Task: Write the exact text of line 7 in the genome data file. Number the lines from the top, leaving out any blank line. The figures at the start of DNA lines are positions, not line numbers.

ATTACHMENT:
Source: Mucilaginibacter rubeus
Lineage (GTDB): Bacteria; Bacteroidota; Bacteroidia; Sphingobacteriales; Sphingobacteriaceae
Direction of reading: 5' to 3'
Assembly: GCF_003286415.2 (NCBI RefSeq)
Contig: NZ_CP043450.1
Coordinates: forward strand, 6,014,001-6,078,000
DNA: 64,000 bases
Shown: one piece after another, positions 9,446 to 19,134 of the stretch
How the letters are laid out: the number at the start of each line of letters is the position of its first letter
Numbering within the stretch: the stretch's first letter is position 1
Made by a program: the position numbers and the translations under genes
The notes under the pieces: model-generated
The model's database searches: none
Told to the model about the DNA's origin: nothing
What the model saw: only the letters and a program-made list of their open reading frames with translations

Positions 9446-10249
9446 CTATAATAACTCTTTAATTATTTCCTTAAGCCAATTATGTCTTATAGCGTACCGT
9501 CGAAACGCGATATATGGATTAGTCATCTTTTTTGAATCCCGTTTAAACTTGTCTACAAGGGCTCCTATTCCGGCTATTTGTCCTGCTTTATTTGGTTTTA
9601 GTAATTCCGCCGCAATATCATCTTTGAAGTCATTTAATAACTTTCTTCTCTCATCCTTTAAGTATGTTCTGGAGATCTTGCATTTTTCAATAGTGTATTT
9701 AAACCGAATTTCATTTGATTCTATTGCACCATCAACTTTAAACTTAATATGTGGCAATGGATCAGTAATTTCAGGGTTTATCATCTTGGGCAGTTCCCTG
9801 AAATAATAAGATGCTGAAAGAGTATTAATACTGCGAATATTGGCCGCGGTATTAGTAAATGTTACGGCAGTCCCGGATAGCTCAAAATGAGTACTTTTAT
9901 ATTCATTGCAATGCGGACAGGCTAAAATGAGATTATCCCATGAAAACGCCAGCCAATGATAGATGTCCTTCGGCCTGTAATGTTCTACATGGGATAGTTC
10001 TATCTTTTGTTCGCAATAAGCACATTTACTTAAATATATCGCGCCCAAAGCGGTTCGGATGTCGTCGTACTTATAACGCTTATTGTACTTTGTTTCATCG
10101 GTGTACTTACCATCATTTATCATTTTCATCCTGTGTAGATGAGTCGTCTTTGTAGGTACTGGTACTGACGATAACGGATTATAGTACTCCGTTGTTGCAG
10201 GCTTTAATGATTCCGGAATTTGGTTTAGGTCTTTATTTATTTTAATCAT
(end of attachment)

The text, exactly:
DNA: 64,000 bases